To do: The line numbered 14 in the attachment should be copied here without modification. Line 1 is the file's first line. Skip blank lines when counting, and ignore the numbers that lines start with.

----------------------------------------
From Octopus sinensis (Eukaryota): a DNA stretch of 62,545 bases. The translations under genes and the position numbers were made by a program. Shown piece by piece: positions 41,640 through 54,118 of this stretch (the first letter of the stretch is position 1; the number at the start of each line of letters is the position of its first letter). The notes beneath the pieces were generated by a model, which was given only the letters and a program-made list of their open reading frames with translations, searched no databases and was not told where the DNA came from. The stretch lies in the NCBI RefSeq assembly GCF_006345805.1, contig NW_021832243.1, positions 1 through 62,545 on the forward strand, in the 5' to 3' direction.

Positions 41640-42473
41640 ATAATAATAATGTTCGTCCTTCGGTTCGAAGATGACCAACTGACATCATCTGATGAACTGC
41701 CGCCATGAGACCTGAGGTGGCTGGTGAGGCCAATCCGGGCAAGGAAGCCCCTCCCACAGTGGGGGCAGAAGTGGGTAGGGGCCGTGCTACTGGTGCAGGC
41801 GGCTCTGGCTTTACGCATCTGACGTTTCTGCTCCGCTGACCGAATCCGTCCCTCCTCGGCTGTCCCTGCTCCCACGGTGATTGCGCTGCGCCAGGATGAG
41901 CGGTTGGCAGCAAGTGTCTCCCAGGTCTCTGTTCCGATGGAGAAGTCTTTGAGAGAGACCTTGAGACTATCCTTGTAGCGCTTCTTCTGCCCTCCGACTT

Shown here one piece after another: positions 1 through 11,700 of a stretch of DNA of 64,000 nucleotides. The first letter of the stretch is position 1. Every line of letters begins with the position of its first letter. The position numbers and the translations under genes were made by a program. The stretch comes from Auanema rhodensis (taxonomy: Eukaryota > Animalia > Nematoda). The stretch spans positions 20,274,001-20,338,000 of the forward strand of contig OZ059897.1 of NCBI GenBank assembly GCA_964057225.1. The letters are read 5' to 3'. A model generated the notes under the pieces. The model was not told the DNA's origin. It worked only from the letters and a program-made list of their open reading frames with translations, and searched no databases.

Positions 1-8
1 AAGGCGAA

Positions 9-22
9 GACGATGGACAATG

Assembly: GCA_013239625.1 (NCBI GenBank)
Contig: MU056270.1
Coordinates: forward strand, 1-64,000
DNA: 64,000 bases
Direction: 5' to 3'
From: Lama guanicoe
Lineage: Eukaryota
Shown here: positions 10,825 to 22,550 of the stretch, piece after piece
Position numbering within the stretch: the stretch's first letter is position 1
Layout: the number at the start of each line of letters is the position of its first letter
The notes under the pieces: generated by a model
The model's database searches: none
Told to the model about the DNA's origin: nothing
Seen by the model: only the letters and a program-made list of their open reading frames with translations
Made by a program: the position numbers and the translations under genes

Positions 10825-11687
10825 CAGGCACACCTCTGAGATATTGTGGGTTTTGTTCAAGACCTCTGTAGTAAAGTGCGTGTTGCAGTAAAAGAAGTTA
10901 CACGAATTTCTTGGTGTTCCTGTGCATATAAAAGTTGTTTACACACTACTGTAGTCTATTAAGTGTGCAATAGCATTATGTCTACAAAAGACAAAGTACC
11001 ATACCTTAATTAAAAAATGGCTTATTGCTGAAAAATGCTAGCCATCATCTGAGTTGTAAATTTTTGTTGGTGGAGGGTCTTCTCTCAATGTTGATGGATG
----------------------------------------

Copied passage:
Coordinates: forward strand, 1-64,000